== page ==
It’s one thing you won’t want to do yourself. Why? Because though it may seem harmless and easy to do, DIY cosmetic treatments can be a very risky thing to attempt.

DIY Cosmetic Treatments

Once the solely done by medical professionals, in recent years there has been a surge in do-it-yourself cosmetic surgery.

What do we mean by DIY cosmetics? Well, this isn’t harmless self-improvement techniques like plucking your eyebrows. Instead, an increasing number of people are trying to pull off complex cosmetic procedures on their own.

These procedures range from supposed wrinkle-reducing masks to actually ordering vials of Botox off the web and administering injections by yourself – and no, we’re not joking.

It’s not hard to understand why this is a bad idea – patients thinking they have what it takes to make cosmetic injections or, in some cases, actually making incisions on themselves or others in the effort of doing the cosmetic improvement at home and saving some money.

These at-home injectable attempts just aren’t limited to one gender. In fact, as the BBC has reported, many men are trying the risky behaviours at home, in some instance even trying to administer their own injections to increase their penis size.

This is producing a direct increase in the number of patients who botch their self-administered procedure showing up in the offices of cosmetic clinics, only to learn that they’ve actually caused their sensitive tissue to die.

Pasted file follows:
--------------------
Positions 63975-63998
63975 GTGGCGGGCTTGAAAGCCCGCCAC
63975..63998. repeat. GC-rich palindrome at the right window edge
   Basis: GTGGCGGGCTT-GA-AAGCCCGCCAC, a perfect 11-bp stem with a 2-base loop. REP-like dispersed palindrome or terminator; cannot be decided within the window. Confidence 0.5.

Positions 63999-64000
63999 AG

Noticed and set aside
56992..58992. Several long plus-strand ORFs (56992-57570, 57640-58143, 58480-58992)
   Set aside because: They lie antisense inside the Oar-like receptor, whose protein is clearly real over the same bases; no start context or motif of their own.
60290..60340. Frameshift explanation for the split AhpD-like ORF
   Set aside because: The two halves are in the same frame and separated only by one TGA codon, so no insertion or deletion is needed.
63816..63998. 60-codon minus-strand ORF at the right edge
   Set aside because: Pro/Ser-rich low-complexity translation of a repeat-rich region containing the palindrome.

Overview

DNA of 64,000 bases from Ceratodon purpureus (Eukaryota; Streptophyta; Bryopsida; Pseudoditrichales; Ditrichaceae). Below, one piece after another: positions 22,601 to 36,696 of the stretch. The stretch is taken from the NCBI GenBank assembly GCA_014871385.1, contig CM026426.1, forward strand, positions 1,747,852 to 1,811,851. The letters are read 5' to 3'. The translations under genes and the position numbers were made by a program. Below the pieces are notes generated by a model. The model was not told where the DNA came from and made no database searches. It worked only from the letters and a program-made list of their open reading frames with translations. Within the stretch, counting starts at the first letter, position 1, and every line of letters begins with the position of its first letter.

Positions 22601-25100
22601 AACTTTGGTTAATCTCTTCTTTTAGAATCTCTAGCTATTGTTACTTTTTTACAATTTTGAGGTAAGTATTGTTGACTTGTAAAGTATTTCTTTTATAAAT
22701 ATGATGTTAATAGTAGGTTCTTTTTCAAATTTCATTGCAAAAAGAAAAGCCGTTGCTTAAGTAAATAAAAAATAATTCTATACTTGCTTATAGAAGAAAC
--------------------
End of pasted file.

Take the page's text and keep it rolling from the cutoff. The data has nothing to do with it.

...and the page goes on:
Such horror stories abound in the high-risk area of DIY cosmetic treatments. Though it’s understandable that people want to try to save money on the procedure, the fact is that some things in life simply must be done by a highly educated and trained medical professional.

To put as blunt a point on it as we need to, the saying “You get what you pay for” is extremely relevant in this industry.

Self-done filler injections are producing their own range of disturbing horror stories. Recent news stories even have one Canadian woman thinking she could play the role of doctor and inject her face with the facial filler Restylane. Unfortunately while giving herself the facial injection, she erred and injected too much – a potentially serious medical error.

The result for her was a doughnut-shape mass appearing right on her face.

While DIY cosmetic solutions like hair dye and eyelash extensions are run-of-the-mill, anything offered at a cosmetic clinic’s office should only be completed by the professionals who work in that industry. If you’re looking for the best in skin and beauty treatment, contact the Centre for Dermatology today!